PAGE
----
CIOT president attacks loan charge legislation

The president of CIOT, Ray McCann, has told the Treasury sub-committee that the government’s approach to tackling disguised remuneration was ‘worse than retrospective legislation’ in that it removed the legal protections provided to taxpayers

According to McCann, HMRC’s approach towards investigating cases from 12 years ago raised significant issues. ‘In reality the retrospective effect does displace all the protections that taxpayers are given by parliament in terms of getting certainty for their affairs in the past.’

Simon Clarke MP raised the question of whether the rule changes were ‘retrospective legislation’, a claim denied by the government. McCann replied that ‘I do not think it is retrospective legislation as we understand that. Let’s say that this type of loan arrangements appeared in 2011. The legislation does not make them taxable in 2011, which would be retrospective legislation, but it undoubtedly does have a retroactive effect because it will tax the loan made in 2011 regardless of the fact that it does not go back that far.

‘I would say that it is worse than retrospective legislation, because it displaces all of protections that parliament has put in place. Those protections will or will not be available to the taxpayer depending on their behaviour.’

He also expressed concerns that the government’s approach to solving the issue had given HMRC excessive powers. ‘The way this legislation has been enacted is not something that we should allow to go on without criticism, because if what it does in relation to the laws of the country and how far back HMRC can go to collect tax based on an individual’s behaviour.’

Clarke also asked what the tax profession’s view of retrospective legislation was. McCann replied that ‘As a general principle we object to retrospective legislation because of the impact on taxpayer’s certainty. Nevertheless, we cannot object absolutely because parliament has to be able, from time to time, to decide that something is so egregious that retrospection is required…but it should be a high bar, and parliament should not be able to pass retrospective legislation willy-nilly’.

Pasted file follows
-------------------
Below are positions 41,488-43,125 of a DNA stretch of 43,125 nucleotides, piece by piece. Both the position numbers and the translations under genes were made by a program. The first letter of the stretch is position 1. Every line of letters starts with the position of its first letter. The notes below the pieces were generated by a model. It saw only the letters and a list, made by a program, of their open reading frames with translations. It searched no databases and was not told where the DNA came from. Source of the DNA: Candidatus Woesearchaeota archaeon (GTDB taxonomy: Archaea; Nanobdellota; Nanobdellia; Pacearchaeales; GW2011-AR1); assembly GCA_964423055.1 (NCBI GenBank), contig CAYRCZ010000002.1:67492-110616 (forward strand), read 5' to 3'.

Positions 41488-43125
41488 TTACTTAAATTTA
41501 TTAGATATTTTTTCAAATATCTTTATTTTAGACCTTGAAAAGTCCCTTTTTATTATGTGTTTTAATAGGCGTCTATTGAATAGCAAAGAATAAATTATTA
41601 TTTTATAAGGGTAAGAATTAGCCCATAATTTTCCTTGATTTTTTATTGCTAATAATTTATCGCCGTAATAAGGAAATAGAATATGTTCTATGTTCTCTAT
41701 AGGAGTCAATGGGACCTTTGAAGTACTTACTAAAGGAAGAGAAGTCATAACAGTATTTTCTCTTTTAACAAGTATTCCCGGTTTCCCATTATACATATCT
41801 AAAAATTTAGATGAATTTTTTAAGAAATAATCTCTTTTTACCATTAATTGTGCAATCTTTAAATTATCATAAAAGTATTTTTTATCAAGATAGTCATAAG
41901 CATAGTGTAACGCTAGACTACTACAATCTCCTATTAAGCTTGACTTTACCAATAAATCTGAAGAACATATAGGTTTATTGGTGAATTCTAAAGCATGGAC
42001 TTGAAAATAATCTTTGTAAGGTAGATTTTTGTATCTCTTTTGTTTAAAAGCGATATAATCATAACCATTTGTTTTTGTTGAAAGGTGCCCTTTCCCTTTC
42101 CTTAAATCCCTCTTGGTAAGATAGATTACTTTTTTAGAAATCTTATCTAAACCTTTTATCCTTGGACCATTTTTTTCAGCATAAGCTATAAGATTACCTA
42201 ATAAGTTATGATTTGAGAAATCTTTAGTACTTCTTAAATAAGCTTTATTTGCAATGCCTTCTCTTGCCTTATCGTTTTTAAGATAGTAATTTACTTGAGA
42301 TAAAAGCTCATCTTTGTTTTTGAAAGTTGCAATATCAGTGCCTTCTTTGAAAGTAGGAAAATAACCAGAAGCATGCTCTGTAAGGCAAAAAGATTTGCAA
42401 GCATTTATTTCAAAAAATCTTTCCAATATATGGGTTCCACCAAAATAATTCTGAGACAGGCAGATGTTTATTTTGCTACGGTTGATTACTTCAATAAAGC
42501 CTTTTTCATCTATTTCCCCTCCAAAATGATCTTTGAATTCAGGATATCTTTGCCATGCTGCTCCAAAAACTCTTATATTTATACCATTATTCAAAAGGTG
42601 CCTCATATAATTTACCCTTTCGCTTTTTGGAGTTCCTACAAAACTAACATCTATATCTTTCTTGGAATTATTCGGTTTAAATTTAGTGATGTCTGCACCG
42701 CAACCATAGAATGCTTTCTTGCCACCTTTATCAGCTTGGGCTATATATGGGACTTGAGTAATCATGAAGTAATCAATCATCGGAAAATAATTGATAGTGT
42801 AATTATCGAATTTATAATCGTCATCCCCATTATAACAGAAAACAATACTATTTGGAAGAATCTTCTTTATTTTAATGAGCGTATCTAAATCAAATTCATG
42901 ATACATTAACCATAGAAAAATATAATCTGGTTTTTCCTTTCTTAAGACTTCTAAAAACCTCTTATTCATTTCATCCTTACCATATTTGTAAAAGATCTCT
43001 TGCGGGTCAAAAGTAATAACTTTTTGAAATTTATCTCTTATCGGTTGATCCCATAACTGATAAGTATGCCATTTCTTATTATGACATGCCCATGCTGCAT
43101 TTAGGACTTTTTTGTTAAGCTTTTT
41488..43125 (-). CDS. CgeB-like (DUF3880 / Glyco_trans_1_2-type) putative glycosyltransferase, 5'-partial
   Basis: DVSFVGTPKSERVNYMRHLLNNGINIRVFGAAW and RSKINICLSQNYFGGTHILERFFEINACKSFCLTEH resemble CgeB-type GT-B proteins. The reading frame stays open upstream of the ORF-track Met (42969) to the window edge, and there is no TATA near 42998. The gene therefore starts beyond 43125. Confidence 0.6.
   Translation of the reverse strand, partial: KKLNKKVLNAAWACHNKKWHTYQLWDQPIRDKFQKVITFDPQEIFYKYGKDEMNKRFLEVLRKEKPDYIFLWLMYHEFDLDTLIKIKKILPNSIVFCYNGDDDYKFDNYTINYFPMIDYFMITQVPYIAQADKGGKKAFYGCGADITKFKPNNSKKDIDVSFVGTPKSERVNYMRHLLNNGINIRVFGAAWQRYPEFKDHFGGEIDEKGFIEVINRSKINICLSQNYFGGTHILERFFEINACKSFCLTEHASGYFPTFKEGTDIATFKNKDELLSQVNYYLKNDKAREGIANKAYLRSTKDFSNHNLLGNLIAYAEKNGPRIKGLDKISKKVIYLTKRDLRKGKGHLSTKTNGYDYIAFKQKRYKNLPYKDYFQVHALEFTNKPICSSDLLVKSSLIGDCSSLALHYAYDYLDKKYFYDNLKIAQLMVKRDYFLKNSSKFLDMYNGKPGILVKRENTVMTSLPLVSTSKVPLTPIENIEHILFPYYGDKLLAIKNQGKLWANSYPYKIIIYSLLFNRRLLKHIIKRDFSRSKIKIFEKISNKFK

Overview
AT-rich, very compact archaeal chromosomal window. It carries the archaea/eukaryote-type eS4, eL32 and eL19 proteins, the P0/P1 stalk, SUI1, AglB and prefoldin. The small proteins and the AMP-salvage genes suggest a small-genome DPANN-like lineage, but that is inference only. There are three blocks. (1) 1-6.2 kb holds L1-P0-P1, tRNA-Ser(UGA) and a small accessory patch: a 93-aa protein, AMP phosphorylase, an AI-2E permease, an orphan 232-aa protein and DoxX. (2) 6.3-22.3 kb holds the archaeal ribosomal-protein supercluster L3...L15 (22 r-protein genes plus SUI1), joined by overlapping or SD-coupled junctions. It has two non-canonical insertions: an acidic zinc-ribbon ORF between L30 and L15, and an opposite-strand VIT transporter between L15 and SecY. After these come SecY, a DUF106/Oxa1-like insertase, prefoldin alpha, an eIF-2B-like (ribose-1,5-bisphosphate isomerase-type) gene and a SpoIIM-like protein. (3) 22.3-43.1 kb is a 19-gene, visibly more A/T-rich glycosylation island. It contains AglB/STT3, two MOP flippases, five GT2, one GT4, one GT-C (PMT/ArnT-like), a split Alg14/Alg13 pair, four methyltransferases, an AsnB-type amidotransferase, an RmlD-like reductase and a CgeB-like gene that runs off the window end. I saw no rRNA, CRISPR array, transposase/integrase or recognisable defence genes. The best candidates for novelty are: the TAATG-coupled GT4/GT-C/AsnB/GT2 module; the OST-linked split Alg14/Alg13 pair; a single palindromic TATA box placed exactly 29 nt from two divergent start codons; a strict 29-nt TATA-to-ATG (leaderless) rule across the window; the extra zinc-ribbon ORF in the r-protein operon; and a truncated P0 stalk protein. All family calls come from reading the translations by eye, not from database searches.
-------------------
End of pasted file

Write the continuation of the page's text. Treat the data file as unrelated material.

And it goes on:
He also said that it was difficult to express sympathy about those who used the schemes. ‘There is culpability on the part of those that have used these arrangements - that many of them have simply closed their eyes to the fact that they get a very advantageous tax position and a very advantageous national insurance position and have been prepared to go along with promoters… in some of the cases I have looked at, by and large they will say anything to sell that scheme’. He said that often the claims made by promoters of these schemes were ‘outlandish at best’.

Wes Streeting MP asked why such arrangements were popular. McCann explained that they were easily-accessed and readily available. ‘HMRC at one time described such schemes as “plug and play” - you just had to sign on the dotted line, pay whatever fee was involved, and you were away. That is why they gained popularity, and they kept being popular because the fixes that were put in place were never quite there.’

Report by James Bunney

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